Last week, the New York Times published an article, appropriately titled “I’m not really running, I’m not really running ...” about the effectiveness of dissociation in endurance racing. It’s commonly believed that humans use only a small part of their intellectual capacity, but dissociation plays off the idea that humans also tap only a fraction of their physical ability. The article calls it “mind over mind-over-body:” the art of tricking your mind into believing it’s not actually forcing your body to do the things that nobody but your ego and maybe a small part of your spiritual self want it to do. The result is an ability to jump higher, run faster, and cycle farther than the preconceived - and rather unimaginative - limits of the concious mind would generally allow.
Athletes who practice dissociation learn to block out the white noise of the human condition - past events, future goals, perceived fatigue, real pain - and focus completely on the immediate moment. Many athletes count. Some chant. Some fixate on a distant point, or a shadow, and watch only that. However they do it, dissociation whisks a person away from the task at hand and all of its complications, and transplants them in a simpler place far away from the weaknesses of the mind ... the weaknesses that tell a body it’s too slow, too tired, in too much pain, and tell it to stop.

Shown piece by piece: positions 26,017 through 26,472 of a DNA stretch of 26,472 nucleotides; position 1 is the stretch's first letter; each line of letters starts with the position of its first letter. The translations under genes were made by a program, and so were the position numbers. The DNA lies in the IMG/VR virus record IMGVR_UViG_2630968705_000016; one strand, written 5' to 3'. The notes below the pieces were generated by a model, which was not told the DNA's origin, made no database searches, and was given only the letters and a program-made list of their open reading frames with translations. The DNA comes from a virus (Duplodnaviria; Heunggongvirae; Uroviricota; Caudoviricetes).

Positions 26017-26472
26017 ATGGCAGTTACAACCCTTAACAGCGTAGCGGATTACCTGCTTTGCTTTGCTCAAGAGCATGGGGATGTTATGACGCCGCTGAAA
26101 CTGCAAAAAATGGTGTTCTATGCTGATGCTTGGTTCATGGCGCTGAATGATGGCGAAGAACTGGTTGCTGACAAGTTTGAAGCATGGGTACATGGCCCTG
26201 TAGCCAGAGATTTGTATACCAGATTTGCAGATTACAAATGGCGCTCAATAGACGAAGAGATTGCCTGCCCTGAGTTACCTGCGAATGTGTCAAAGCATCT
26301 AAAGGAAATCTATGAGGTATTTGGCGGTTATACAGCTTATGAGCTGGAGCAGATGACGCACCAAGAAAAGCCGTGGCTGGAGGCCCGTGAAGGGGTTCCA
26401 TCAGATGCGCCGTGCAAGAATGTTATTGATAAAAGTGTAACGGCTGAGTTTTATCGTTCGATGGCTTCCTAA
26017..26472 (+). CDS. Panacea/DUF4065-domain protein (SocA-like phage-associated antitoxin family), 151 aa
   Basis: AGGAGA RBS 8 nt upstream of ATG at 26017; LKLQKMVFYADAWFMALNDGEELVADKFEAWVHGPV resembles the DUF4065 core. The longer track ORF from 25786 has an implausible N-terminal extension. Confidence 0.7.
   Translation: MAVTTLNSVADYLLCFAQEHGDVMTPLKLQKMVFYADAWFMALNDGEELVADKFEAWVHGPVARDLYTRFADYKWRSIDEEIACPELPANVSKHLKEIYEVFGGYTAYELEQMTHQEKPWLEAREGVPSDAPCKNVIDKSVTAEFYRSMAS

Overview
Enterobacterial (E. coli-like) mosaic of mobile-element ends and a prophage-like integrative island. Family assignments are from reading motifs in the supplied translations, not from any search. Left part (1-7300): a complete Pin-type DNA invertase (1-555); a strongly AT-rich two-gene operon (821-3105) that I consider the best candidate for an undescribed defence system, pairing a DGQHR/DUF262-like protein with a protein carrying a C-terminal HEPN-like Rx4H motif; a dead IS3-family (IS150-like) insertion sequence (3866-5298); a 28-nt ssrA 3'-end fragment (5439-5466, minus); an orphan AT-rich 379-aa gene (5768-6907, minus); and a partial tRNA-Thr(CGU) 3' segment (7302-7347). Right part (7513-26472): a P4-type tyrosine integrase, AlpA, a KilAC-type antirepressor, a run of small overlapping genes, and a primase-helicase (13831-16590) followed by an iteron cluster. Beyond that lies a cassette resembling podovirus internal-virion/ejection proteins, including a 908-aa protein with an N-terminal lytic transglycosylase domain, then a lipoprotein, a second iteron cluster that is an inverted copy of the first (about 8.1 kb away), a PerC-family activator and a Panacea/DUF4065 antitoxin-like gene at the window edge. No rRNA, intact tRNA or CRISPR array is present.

In the article, an exercise psychologist asks the reporter to imagine she is running on a wet, windy, cold Sunday morning. “The conscious brain says, ‘You know that coffee shop on the corner. That’s where you really should be,” said Dr. Timothy Noakes. And suddenly, you feel tired, it’s time to stop. “There is some fatigue in muscle; I’m not suggesting muscles don’t get fatigued. I’m suggesting that the brain can make the muscles work harder if it wanted to.”
A scientist who tested this method based his research on a group of Tibetan monks who reportedly ran 300 miles in 30 hours. It's an unbelievable story, if only because monks aren’t typical athletes. They don’t spend all day training their bodies, ingesting scientifically precise diets and maintaining an unwavering focus on their fitness. But in their spiritual pursuit, while breathing in synchrony with the moment, these monks achieved something that many of the world’s most elite athletes would consider impossible.
It’s an interesting idea, and one that’s especially intriguing to me. It gives mere mortals like myself hope that we can overcome our own athletic mediocrity and rise to extraordinary feats. Geoff, who fits more in the athletic freak of nature category, finds the idea frightening. “If a person can really find their way into an order higher than physical pain,” he said, “what will stop them from running themselves to death?”